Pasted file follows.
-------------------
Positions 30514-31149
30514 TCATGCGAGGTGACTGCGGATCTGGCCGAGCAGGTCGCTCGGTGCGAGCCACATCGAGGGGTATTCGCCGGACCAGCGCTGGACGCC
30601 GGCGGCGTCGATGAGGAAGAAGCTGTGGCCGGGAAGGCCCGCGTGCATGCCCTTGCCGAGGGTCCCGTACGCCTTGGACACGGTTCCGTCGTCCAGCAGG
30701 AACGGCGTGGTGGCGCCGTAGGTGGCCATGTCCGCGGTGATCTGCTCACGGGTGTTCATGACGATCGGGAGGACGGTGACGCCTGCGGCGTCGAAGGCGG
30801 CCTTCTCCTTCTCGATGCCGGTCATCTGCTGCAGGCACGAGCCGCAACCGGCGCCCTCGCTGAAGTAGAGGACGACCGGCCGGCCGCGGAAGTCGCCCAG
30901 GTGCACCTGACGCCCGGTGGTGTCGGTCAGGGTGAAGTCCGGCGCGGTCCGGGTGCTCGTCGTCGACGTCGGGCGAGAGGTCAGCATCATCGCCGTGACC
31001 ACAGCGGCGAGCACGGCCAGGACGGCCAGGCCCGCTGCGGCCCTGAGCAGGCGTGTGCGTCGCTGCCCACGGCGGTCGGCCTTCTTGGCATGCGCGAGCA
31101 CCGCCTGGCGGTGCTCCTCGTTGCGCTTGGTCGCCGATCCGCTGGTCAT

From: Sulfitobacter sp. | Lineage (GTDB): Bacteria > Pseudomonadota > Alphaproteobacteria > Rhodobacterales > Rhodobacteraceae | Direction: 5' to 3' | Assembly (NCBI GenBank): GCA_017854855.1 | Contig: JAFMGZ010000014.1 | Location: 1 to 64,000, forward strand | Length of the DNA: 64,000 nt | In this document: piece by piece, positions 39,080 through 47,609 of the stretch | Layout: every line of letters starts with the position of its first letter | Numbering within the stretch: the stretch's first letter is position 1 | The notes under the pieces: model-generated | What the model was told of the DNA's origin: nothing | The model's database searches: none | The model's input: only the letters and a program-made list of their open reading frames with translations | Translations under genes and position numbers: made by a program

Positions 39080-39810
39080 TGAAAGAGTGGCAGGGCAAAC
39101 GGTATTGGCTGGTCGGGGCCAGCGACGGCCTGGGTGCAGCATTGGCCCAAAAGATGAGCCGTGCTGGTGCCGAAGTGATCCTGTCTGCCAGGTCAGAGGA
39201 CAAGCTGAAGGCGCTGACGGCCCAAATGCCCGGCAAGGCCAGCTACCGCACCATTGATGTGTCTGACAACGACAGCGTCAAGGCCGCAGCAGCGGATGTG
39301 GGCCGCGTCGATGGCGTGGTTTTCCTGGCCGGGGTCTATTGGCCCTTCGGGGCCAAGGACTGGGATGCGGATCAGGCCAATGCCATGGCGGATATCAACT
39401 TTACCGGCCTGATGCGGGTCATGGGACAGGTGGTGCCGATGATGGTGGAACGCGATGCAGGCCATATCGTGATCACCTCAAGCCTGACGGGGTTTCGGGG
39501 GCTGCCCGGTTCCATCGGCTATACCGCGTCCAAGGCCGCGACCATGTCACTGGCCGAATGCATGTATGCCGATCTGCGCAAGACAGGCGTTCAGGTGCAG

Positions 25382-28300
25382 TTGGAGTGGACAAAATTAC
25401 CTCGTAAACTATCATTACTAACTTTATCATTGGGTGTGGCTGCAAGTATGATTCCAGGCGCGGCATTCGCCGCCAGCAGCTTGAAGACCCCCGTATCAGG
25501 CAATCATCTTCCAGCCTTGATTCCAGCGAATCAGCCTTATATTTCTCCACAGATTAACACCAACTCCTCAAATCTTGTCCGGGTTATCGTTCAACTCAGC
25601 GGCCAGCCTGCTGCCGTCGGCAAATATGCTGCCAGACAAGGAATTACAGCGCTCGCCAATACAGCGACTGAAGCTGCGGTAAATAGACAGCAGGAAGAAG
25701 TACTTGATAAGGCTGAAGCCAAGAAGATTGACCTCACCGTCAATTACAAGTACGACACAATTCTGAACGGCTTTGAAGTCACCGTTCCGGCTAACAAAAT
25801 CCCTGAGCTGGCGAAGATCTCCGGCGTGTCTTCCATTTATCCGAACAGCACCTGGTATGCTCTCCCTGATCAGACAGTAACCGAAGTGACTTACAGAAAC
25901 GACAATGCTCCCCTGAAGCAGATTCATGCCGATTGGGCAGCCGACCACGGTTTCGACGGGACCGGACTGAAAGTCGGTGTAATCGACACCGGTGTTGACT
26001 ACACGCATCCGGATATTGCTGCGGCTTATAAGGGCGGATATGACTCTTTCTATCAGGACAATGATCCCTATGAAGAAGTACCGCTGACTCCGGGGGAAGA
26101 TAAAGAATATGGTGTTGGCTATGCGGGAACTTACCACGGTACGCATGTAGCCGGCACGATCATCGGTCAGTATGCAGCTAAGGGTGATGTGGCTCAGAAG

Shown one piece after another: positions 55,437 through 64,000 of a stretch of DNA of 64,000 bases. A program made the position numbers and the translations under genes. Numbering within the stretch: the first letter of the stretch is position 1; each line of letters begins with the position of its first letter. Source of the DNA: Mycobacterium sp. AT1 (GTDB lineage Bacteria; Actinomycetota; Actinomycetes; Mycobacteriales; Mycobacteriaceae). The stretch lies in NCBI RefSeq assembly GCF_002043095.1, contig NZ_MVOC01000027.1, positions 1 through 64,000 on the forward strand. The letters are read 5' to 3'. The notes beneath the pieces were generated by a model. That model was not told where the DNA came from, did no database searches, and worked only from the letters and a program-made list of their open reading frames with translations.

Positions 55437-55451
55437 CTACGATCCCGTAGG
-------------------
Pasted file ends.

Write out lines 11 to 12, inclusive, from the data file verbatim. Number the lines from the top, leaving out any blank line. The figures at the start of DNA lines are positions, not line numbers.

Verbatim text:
39080 TGAAAGAGTGGCAGGGCAAAC
39101 GGTATTGGCTGGTCGGGGCCAGCGACGGCCTGGGTGCAGCATTGGCCCAAAAGATGAGCCGTGCTGGTGCCGAAGTGATCCTGTCTGCCAGGTCAGAGGA